Ultrasound in Pregnancy

Ultrasound in Pregnancy

Assoc. Prof. Dr. Supakorn Rojananin
Faculty of Medicine Siriraj Hospital

            Ultrasound examination or ultrasonography is a high technology imaging study to detect the human structure or internal organ abnormalities. It is not some kind of radiation or X-ray but it works like sonar in submarine by sending high frequency of sound waves through the body. The sound will echo off of the body structures in a different density depending on the complexity of the objects and the computer will convert the echoes into images or pictures. Ultrasound had been developed and used in medicine for more than 30 years, not only for diagnosis but also for assessment of the extent of the diseases as well as interventional therapy. Since the sound wave is not harmful to the fetal development, ultrasound is very useful in pregnancy to determine some abnormalities that clinical assessment may be missed with the hope to improve the maternal and neonatal outcome. Therefore ultrasound is becoming an integral part of the prenatal care in most part of the world.
            The importance of ultrasound is not just only to look for the gender of the future child as requested by those curious parents or advertised by some private hospitals. The gender finding is just a supplementary service. The main benefits of the ultrasound are; 1) to determine the gestational age in women with uncertain menstrual dates, 2) to detect multiple gestations such as twins or triplets, 3) to detect the congenital anomalies, fetal growth retardation and tumor, and 4) to detect the breech and other malpresentations as well as the placenta appearance. These conditions may be associated with increased maternal or perinatal morbidity and mortality. Inaccurate estimation of gestational age may lead to an induction of labor in pregnancies erroneously thought to be postterm. Multiple gestations are associated with increase perinatal mortality, preterm delivery and other obstetric complications and it is more likely to result in cesarean delivery. Malpresentations may be associated with poor outcome and also result in cesarean delivery in 84% of cases. It occurs in 38/1,000 live births, with the risk increasing with increasing age of the mother.
            As a consequence, is it necessary to do a screening ultrasound in all pregnant women?  According to Dr. Tuangsit Watagnara, from Division of Maternal-Fetal Medicine, Department of Obstetrics and Gynecology, Faculty of Medicine Siriraj Hospital, he encourages all pregnant women to have at least one ultrasound done in the second trimester or at 16-20 weeks gestation. However if the women are affordable, the first ultrasound should be done as early as possible in the first trimester to assess the gestational age, (if there is indication), by measuring the gestational sac when the fetus is not well formed, or measuring head circumference, biparietal diameter or femur length. The second ultrasound should be carried out at 16-20 weeks as stated earlier to examine both gestational age and the fetal abnormalities after all important structures had been fully developed such as heart diseases, brain and spinal cord diseases, abdominal wall defect, cleft lips, cleft palate and genito-urinary system defects, etc. If such an anomaly is quite lethal, legal termination of pregnancy is possible. The third ultrasound will be done in the third trimester to determine if the baby is healthy, with good movement, heart function   and placement in uterus.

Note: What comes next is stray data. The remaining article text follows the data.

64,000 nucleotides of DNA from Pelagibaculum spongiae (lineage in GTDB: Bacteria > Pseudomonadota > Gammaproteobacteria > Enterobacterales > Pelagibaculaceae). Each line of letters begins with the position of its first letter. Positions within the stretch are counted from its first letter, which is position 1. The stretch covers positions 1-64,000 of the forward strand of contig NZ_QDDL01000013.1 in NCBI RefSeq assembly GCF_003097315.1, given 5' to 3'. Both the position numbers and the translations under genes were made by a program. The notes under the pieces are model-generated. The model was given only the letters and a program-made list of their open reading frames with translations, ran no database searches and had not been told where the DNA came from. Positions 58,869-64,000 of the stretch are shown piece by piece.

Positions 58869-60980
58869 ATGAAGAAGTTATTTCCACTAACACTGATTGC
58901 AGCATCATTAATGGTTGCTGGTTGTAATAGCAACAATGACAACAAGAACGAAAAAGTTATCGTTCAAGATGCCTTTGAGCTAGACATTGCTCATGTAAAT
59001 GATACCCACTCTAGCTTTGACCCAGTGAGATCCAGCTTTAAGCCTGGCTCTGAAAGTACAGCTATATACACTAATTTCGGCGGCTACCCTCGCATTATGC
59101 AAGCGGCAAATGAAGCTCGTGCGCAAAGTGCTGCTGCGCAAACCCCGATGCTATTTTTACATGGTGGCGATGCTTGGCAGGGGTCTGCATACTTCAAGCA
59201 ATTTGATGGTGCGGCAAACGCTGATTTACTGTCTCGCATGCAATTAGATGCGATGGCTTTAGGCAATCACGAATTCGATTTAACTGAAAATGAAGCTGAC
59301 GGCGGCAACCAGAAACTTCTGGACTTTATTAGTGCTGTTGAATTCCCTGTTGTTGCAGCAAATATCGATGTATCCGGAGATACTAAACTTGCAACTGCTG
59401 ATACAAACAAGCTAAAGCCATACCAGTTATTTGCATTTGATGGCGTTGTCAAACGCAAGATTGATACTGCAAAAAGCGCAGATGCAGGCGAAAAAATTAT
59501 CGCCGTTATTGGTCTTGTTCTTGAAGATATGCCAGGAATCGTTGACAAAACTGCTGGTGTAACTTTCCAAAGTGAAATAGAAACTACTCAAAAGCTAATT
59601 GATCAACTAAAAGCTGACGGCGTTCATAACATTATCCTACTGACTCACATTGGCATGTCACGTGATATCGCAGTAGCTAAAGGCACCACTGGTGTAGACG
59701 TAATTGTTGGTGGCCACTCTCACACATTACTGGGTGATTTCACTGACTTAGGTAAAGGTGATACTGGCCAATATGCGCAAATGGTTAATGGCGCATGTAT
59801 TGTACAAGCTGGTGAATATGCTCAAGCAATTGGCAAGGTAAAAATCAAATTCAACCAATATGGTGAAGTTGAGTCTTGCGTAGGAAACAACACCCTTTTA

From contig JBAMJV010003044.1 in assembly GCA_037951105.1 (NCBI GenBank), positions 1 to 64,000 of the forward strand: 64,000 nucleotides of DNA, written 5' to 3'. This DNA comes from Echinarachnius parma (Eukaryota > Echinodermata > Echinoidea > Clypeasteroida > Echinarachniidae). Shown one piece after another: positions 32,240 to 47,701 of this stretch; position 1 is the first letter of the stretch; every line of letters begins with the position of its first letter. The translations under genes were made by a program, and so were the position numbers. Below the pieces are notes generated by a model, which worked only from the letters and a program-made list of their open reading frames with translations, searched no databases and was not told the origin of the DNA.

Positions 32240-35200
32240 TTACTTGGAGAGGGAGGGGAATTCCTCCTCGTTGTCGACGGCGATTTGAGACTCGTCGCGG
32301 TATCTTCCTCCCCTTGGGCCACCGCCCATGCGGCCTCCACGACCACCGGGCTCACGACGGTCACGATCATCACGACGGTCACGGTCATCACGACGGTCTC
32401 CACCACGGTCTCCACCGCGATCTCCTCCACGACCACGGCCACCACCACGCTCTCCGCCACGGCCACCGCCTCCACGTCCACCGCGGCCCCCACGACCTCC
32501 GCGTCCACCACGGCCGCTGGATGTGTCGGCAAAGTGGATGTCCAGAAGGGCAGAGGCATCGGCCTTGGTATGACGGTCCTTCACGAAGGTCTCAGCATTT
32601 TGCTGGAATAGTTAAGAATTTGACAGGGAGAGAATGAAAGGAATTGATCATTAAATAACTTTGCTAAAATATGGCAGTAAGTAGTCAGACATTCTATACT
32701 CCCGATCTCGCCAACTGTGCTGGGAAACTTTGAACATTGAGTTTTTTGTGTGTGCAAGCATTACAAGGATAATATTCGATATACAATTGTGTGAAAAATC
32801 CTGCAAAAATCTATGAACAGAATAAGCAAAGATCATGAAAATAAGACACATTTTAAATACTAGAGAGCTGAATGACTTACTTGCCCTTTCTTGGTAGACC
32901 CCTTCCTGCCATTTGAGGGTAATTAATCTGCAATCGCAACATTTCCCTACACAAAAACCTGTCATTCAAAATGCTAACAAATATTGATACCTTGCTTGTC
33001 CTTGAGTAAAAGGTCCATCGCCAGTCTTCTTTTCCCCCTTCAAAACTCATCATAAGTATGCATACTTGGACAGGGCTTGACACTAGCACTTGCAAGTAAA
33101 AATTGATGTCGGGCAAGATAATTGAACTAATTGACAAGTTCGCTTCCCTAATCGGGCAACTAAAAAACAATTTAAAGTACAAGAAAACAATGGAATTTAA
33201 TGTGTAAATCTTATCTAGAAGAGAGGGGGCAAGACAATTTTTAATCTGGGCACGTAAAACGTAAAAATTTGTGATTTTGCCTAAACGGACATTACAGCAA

As recent advances in the field of maternal-fetal medicine, new interventional therapy with ultrasound guided had been developed such as fetal therapy. Dr. Tuangsit explains one of such a procedure is the use of intrauterine fetal transfusion or percutaneous umbilical cord blood transfusion to prevent the complication of Rh (red blood cell) isoimmunization by inserting a small needle from the abdominal wall to the uterus, to amniotic sac and umbilical vein respectively.
            EXIT procedure or ex utero intrapartum treatment is another newly developed method performing when the baby is partially delivered via cesarean section. The baby is evaluated and treated while on placental support (still attached to the umbilical cord). This method is usually employed when the fetus suffers from a congenital defect or tumor that block the airway, such as teratoma, EXIT gives surgeons time to do the things that secure the baby’s airway before the cord is cut.
            In spite of the improvement of technology and refinement in visualization, the key success in the accuracy of diagnosis is the expertise of the ultrasonographers. Ultrasound examination is a procedure of operator dependent. Ultrasonographer should be trained and casual use of ultrasound in pregnancy should be avoided.
            Lastly, any physicians who are interested in this field of medicine, The topic of “Role of 3D and 4D ultrasound in obstetrics” will be presented on July, 6, 2005, in the 45th Siriraj Scientific Congress, at Royal Thai Navy Conference Hall. All are welcome and registration is available on site.